While still an undergraduate he attended a world peace conference in Warsaw and helped to smuggle the dissident student Stash Pruszynski out of the country. In 1956 he volunteered to deliver penicillin to Hungary so that he could witness the Revolution. After graduating he worked for the anti-communist Radio Free Europe in Munich, which was later revealed to be bankrolled by the CIA.
He then worked at the Western Mail in Wales before getting a job at The Guardian, where he outraged his new colleagues in an incident immortalised in Michael Frayn’s classic novel of Fleet Street life, Towards the End of the Morning. “I was the character who asked for Pernod in the local when the news editor was buying drinks. It killed my career,” he recalled.
Eager to escape his dull job and unsympathetic colleagues, he wrote his first novel, Long Run South (1962). “I have read a thriller by my godson Alan Williams … and it is really very good indeed,” Noël Coward recorded in his diary. “There is, as with all his generation, too much emphasis on sex, squalor and torture and horror, but it’s graphically and imaginatively written.”
The book featured an English journalist who gets mixed up in gun-running in Algeria – the first of many louche anti-heroes in his novels. “I had never been to Algeria,” Williams recalled. “I wrote it entirely off the top of my head in a moment of desperation. Then I joined the Daily Express and was promptly sent to Algeria, and I found things hadn’t changed a bit.”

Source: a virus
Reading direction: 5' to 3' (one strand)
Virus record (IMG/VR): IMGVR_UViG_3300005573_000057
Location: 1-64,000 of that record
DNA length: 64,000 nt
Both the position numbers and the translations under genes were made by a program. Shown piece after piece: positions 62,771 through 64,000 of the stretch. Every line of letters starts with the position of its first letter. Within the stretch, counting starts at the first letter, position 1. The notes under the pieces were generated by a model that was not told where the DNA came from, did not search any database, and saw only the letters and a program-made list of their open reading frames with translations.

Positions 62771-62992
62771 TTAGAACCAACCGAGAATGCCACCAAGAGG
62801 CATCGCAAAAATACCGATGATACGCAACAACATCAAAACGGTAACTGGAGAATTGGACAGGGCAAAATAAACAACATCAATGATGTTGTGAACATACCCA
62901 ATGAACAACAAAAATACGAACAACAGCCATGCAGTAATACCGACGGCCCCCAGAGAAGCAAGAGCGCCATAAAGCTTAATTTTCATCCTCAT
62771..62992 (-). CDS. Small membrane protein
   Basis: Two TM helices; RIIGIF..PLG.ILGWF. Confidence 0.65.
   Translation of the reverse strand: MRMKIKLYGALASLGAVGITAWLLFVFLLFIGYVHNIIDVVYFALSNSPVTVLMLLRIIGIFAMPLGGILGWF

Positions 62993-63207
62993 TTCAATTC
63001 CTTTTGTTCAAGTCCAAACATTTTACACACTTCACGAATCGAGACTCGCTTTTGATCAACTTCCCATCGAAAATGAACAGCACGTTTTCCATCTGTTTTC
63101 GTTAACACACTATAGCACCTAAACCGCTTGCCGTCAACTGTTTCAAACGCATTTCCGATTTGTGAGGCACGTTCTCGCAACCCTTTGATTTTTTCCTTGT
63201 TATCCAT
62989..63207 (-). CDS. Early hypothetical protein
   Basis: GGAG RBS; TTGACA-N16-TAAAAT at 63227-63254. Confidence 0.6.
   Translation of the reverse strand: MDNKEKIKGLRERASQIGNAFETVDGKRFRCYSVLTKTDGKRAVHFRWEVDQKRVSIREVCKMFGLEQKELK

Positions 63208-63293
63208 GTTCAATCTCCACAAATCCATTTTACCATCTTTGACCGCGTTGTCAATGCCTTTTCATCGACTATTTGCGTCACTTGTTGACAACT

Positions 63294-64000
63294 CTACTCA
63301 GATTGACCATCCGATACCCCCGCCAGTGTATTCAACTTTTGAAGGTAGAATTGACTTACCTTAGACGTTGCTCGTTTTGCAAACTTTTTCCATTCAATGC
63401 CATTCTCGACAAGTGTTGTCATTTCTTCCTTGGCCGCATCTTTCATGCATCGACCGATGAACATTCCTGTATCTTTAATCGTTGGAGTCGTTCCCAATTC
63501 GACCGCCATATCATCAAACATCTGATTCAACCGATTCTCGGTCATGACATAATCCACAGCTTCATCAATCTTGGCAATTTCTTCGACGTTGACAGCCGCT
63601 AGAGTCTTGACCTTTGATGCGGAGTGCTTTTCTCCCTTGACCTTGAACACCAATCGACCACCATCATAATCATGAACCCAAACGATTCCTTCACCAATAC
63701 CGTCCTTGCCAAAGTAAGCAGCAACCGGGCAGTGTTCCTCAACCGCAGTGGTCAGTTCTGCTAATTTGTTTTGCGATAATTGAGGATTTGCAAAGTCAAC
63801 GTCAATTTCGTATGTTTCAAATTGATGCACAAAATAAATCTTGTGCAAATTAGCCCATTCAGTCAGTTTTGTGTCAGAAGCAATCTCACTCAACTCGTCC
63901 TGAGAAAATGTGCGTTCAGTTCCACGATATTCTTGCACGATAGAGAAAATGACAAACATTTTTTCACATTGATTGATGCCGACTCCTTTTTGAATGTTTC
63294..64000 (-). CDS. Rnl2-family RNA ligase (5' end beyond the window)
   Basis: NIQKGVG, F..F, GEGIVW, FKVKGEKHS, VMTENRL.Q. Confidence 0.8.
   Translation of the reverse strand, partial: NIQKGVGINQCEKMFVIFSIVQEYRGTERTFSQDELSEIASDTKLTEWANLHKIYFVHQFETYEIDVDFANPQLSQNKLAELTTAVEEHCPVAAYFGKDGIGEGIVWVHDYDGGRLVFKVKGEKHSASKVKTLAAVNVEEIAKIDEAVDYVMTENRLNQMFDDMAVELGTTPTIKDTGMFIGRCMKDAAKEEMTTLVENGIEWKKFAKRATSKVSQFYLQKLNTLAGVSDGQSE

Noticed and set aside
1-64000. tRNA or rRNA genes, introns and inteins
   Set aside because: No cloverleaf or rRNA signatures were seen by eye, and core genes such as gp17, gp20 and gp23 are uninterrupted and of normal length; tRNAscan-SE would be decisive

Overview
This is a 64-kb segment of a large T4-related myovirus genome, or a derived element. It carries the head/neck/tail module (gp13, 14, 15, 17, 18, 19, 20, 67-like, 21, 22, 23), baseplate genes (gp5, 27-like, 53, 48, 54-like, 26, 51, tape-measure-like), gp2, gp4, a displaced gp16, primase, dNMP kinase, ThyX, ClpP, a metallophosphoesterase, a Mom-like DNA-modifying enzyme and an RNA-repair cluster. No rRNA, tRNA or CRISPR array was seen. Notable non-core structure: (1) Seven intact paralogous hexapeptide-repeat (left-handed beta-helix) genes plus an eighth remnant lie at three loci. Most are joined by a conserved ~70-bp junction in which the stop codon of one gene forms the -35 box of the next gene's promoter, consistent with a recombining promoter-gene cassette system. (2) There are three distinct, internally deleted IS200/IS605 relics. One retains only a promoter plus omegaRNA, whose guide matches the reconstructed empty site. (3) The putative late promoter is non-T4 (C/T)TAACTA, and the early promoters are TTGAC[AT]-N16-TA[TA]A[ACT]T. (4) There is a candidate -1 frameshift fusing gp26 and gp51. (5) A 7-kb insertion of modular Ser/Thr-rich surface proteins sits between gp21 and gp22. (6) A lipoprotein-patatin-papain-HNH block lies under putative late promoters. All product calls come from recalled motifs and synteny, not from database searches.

Williams rapidly made enemies in Algeria and emerged from one press conference to find the word “Barbouze” written in the dust on his car. “This meant ‘spy for the French government’. I … went absolutely cold all over. Once you were accused of being a Barbouze you were in the morgue the next day.” But he lived to tell the tale and Barbouze was the title of his second novel.
His third, Snake Water (1965), was a yarn about a treasure hunt across the hostile terrain of an invented South American country. It was the only one of his books to be filmed, as The Pink Jungle (1968), starring James Garner. “I think it was the worst film I have ever seen in my life,” said Williams.
Meanwhile he fell out with the Daily Express and turned freelance, writing excellent dispatches from Vietnam for Queen magazine. Philip Purser, in his book The First Casualty, noted that Williams’s manifest masculinity ensured that the accreditation “Alan Williams, Queen” sewn on to his fatigues presented no ambiguity.
As an author Williams kept up a high standard over the course of 11 novels. The last, Holy of Holies (1981), earned the admiration of Robert Ludlum – “It will glue you to your chair with suspense” – and anticipated the airborne terrorism of the 21st century, with its storyline about a Soviet plot to crash an aircraft into the Grand Mosque in Mecca.
But, regrettably, there was no subsequent fiction. Williams found writing extremely gruelling, was often blocked and depressed, and self-medicated with alcohol. The end of his career as a novelist coincided with his giving up drink.
As relaxation he designed and built miniature windmills – there was one in the front window of his house, grinding Weetabix – and after he stopped writing he began to sell them, commanding huge sums.
Alan Williams was twice divorced; with his third wife, the literary agent Maggie Noach, he compiled The Dictionary of Disgusting Facts (1986) – “so disgusting that I felt my few remaining hairs stand on end”, declared Auberon Waugh. They were separated by the time of her death in 2006, and he is survived by a son and two daughters.
Alan Williams, born August 28 1935, died April 21 2020